Happiness is rated most important for those living in and moving to the USA
More than 60,000 people have contributed to the OECD Better Life Index, an online survey designed to illustrate what matters most to people around the world. Residents of Canada are mostly motivated by better health, whereas their American neighbours are more concerned with being happy and life satisfaction.
Launched in 2011, the index is part of a larger OECD Better Life Initiative, which aims to measure well-being and progress across the world. The Better Life Index invites residents to compare lives across 36 countries, based on various topics including housing, income, jobs, community, education, environment, governance, health, life satisfaction, safety and work-life balance.
“People want to be heard. They want to understand how their country compares to others and to know that we are listening,” said Angel Gurría, OECD Secretary-General. He continued: “This year’s Better Life Index has evolved to reveal what’s most important to users. This represents an important potential new source of information for policy makers.”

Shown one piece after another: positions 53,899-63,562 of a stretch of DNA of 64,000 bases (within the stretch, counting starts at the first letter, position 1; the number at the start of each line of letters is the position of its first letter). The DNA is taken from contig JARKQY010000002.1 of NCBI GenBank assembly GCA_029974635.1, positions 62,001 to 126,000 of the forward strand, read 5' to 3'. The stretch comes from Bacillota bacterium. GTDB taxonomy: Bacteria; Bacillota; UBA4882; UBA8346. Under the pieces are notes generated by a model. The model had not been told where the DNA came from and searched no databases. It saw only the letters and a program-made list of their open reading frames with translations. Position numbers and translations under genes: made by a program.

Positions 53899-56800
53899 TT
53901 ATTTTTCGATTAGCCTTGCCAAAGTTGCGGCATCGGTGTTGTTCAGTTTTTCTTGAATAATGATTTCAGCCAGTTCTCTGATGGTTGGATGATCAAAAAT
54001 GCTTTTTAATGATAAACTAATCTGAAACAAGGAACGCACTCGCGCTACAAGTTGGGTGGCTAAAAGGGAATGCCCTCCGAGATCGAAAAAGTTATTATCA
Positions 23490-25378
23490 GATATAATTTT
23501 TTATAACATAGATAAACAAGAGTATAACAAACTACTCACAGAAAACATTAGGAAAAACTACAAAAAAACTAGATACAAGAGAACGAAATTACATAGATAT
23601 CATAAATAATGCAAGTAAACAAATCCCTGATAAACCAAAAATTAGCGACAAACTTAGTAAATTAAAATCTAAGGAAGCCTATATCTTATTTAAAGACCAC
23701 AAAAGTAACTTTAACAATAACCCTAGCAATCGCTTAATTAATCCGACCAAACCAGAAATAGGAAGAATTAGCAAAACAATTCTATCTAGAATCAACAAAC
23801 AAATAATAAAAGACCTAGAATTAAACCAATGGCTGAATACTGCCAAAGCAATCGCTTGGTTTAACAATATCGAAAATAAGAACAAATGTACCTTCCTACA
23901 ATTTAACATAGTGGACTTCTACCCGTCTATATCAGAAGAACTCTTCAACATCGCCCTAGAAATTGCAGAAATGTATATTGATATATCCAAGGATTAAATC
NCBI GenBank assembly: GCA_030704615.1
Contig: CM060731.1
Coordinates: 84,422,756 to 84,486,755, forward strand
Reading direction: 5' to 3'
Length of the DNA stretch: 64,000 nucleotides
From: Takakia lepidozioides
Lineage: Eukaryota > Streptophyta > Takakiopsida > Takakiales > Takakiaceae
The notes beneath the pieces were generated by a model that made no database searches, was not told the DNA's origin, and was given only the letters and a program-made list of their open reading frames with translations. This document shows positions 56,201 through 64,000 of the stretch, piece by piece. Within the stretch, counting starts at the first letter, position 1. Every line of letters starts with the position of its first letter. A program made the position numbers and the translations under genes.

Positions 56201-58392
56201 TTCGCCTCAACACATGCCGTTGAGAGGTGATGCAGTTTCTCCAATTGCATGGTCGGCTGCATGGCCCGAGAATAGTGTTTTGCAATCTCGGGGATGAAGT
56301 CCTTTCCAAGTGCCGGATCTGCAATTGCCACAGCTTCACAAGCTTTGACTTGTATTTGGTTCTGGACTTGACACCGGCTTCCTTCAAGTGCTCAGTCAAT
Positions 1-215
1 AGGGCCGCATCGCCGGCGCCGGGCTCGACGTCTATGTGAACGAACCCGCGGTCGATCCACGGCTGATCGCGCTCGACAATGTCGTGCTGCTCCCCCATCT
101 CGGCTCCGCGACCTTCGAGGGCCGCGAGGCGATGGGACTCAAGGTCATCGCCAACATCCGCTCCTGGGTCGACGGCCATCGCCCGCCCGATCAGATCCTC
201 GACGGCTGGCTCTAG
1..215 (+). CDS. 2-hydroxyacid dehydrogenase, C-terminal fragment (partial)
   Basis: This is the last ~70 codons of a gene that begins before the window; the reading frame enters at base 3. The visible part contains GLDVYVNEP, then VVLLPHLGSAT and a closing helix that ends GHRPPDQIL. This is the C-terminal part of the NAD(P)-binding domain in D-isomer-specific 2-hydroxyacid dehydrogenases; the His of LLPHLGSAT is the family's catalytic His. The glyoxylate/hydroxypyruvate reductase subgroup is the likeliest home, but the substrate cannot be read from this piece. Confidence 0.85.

The 3,941 respondents in Canada ranked health as their highest priority, followed by life satisfaction and education. Interestingly, Canadians ranked Civic Engagement as the lowest priority, giving a low importance to a transparent and confidence-backed government. Across all OECD countries, only 39% of respondents said that they trust their national government.
The United States had the largest amount of responses in the survey – 10,070 ranked life satisfaction as the highest priority, followed by health and education. The report by the OECD also highlights that 67% of people aged 15 to 64 in the USA are in paid employment, which is slightly above the OECD report average of 65%. Having a good education is an important requisite for finding a job in the United States – 89% of adults aged 25-64 have earned the equivalent of a high-school degree, higher than the OECD average of 75%.
More reasons for moving to the USA highlighted by the report, include air and water quality, which are both above the OECD international average, as well as a strong sense of community, where 90% of people believe they have someone they can turn to in times of need.
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Information correct at time of publication